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Monday, 9 December 2002
Page: 7376

Senator ALSTON (Minister for Communications, Information Technology and the Arts) (1:46 PM) —It looks as though we are going to miss out on lunch, so maybe I will spend a couple of minutes—

The CHAIRMAN —If you are quick, you might not, Minister.

Senator ALSTON —I hope that is so, but I did see Senator Murray lurking and I suspect he will want more than his one minute of sunshine. The short answer to the question is this: I am indebted to Senator Lundy for effectively foreshadowing Labor's policy—a policy that has been a very badly kept secret in recent times—which is to force Telstra out of Foxtel. I think that is a very serious step to take, particularly in the absence of any evidence that it is uncompetitive. We will see what the ACCC has to say about these issues and it may well express a view on a desirable industry structure in terms of vertical integration. However, that is not to say one should assume that because of an apprehension you need to fundamentally destruct the current industry. Yet, that is what Labor is proposing to do. We know that, Senator Lundy, because we have been told by a number of people and, quite clearly, when the time comes there will be an almighty explosion, I can assure you.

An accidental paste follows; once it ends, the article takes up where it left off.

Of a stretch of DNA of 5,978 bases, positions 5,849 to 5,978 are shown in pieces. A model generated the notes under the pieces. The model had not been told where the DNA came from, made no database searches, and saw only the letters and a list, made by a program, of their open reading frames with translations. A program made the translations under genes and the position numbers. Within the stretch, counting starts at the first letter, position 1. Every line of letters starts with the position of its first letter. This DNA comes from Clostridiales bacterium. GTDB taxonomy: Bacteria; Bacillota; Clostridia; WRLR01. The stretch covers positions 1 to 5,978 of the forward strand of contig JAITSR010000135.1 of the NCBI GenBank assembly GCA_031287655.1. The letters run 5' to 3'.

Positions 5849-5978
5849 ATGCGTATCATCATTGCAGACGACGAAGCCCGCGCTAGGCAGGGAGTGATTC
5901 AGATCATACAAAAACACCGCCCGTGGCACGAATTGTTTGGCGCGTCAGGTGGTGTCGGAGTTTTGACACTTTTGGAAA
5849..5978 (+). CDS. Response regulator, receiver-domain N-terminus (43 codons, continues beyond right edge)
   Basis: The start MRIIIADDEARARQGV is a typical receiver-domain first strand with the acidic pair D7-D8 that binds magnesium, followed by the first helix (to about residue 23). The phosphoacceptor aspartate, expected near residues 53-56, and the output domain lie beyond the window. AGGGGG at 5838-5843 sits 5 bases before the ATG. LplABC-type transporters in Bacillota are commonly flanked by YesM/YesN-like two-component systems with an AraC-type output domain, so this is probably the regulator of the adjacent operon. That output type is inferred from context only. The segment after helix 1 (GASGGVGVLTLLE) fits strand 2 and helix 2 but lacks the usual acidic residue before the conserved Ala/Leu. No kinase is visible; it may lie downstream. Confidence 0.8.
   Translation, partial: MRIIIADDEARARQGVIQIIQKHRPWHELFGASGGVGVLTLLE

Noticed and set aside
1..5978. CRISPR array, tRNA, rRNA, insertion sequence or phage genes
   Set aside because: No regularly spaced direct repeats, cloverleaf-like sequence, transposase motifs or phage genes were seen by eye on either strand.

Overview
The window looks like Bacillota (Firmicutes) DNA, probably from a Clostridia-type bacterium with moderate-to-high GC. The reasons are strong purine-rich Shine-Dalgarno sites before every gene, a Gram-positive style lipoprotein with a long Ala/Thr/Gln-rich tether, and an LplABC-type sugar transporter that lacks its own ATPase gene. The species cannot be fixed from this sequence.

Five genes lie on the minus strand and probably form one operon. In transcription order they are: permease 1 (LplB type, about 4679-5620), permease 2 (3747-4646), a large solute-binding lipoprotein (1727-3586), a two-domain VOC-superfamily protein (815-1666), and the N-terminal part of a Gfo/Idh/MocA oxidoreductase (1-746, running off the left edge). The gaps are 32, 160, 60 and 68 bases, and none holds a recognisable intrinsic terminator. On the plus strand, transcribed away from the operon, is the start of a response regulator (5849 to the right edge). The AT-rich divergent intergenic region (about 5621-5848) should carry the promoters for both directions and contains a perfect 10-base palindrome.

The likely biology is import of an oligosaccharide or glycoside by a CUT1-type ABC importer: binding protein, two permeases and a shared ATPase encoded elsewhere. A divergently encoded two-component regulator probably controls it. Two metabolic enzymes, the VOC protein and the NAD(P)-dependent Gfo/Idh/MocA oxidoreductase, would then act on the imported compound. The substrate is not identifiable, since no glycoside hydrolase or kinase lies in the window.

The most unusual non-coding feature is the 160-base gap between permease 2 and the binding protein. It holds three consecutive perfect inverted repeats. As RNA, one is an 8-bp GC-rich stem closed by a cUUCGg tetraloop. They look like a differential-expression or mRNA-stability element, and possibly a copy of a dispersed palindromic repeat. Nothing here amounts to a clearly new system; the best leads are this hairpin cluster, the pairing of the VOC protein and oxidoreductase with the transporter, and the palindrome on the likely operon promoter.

This current provision, it must be understood, still requires a public inquiry. The ACCC still has to satisfy itself that any proposal is in the long-term interests of end users. There can be no suggestion of access holidays, special deals or backdoor assistance; it has to meet a test which is very transparent and visible. The advice which will be forthcoming—I hope we will have it by early next year; I have not asked to have it by next year; I would have asked to have had it quite some time ago—will address a number of issues which impact on the long-term future of the telecommunications and broadband industries. Things like video services will obviously be part and parcel of that. It may well address bundling; it may address the availability of new services; it may raise the need to ensure that there is full competition between HFC networks and the DSL networks. We know that Telstra is in both of those networks. I have made it plain that, if there is any indication that Telstra is running dead on DSL, we would take a very dim view. That is one thing; it is another thing to say that simply because they are in Foxtel and there is a possibility that they might act in a way that you disapprove of that would then justify a policy decision to excise them, presumably against their wishes and against the wishes of the shareholders in Telstra, not to mention the shareholders in the Foxtel consortium. That would be a very big step. So, we are ready for you when you finally make that announcement. In the meantime, we will see what the ACCC has to say.